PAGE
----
Edward Snowden surprised a lot of people today when he revealed himself as the source of the NSA PRISM leaks, and few are more surprised than his employer, technology consulting firm Booz Allen Hamilton.
The company released a statement in response to the news today, confirming that Snowden had been an employee for less than three months and was on assignment in Hawaii:
News reports that this individual has claimed to have leaked classified information are shocking, and if accurate, this action represents a grave violation of the code of conduct and core values of our firm. We will work closely with our clients and authorities in their investigation of this matter.
Based in Virginia, Booz Allen Hamilton is one of the largest, oldest security contracting firms in the U.S. and has deep ties to agencies like the NSA, CIA, and FBI. (Current director of national intelligence James Clapper, for example, is a former Booz Allen executive.)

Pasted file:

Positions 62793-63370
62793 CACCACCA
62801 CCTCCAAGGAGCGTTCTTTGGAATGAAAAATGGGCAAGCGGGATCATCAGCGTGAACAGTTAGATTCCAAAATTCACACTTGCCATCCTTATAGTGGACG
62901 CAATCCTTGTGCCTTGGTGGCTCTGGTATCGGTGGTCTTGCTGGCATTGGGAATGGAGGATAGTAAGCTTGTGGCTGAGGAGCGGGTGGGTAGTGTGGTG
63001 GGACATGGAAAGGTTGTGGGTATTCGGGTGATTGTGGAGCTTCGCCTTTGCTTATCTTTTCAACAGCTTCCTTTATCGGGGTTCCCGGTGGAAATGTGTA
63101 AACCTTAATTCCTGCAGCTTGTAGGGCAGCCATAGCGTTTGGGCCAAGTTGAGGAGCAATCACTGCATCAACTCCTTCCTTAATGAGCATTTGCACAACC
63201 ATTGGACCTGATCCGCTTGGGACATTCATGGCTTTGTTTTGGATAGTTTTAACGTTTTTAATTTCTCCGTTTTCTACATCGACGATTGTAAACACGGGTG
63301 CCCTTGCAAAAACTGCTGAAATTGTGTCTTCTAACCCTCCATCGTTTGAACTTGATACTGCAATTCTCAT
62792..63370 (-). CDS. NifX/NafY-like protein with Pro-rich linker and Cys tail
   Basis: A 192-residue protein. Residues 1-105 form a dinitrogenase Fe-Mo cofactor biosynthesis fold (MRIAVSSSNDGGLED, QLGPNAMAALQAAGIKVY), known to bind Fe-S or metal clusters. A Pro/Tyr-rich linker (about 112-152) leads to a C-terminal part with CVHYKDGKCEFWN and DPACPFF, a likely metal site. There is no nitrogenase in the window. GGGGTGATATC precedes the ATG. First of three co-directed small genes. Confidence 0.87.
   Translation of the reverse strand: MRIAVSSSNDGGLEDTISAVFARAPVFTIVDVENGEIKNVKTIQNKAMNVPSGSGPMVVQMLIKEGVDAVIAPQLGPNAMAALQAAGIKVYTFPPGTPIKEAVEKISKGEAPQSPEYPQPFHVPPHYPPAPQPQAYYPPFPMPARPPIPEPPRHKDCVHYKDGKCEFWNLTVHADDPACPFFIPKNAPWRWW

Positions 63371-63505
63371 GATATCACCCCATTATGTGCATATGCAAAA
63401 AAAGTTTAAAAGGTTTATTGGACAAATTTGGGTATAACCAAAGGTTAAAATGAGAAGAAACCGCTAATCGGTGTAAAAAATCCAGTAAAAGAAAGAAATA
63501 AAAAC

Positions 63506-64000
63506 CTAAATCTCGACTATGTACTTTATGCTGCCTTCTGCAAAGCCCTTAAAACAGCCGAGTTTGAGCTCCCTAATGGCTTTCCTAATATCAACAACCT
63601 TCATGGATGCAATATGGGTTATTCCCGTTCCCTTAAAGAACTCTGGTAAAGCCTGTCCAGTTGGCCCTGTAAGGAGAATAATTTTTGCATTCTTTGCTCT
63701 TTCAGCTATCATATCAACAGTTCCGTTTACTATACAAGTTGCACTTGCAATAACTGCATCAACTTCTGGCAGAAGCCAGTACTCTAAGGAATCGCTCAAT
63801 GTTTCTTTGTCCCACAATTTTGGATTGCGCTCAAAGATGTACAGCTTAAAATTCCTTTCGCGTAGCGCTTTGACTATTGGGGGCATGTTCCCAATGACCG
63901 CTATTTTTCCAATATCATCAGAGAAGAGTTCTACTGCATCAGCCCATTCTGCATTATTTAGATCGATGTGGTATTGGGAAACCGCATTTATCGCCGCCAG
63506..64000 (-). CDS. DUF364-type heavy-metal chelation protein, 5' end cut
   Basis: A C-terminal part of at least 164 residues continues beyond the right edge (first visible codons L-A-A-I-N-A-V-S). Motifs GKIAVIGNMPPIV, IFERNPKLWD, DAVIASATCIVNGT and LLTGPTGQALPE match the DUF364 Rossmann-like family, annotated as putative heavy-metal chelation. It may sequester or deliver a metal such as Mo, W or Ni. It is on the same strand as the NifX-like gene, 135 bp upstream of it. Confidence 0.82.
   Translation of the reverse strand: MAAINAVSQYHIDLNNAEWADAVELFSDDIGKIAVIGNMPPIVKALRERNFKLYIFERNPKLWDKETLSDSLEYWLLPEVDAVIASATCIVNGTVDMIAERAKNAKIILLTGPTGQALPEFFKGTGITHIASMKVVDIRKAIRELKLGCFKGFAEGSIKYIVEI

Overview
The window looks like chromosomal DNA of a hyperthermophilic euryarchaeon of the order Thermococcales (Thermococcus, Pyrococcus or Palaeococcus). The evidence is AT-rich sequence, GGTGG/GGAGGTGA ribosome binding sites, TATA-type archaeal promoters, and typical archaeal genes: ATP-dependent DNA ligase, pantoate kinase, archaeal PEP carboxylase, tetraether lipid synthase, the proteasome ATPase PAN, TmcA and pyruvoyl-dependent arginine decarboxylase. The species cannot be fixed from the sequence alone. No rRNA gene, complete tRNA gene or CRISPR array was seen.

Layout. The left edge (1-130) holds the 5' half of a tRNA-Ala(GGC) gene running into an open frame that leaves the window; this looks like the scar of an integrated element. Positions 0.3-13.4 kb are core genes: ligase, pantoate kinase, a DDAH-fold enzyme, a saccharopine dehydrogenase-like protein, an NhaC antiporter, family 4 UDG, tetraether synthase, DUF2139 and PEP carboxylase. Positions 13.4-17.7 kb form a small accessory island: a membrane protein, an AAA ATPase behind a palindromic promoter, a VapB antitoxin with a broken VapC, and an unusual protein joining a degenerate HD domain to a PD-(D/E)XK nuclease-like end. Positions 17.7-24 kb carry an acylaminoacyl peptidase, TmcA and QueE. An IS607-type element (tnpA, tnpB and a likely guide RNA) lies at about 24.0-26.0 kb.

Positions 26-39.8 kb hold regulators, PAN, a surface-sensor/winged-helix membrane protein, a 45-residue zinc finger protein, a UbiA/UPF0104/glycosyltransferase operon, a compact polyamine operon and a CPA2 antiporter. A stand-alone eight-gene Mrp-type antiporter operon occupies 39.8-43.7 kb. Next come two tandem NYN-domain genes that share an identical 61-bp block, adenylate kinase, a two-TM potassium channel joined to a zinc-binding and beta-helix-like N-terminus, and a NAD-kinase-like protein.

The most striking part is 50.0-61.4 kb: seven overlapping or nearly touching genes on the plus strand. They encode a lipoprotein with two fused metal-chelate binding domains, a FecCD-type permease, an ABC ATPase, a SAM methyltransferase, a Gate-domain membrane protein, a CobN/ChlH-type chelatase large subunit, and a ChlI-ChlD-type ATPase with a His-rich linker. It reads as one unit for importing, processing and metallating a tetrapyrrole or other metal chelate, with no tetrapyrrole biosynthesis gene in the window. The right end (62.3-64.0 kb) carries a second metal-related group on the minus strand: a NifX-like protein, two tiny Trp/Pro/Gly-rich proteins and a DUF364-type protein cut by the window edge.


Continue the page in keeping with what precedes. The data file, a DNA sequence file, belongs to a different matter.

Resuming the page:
The company’s services to the intelligence world are both extensive and vital. Not only does it help train intelligence officials, but it also helps agencies “process, interpret, and use massive data stores in weeks or months,” as its website explains.
“Sitting at my desk I certainly had the authority to wiretap anyone, from you or your accountant or a federal judge or even the president if I had a personal email,” he said.
The problem, as Booz Allen Hamilton itself confirmed, is that Snowden had all that authority in spite of being an employee for only a few months. For a company with such strong ties to the intelligence community, that seems like a major oversight.
The big question, of course, is how all of this will affect Booz Allen’s bottom line. With a $2.45 billion market capitalization, the company certainly won’t go anywhere overnight, but the Snowden controversy will clearly open up a lot of inquires into how Booz Allen adds people to its staff of 25,000 workers.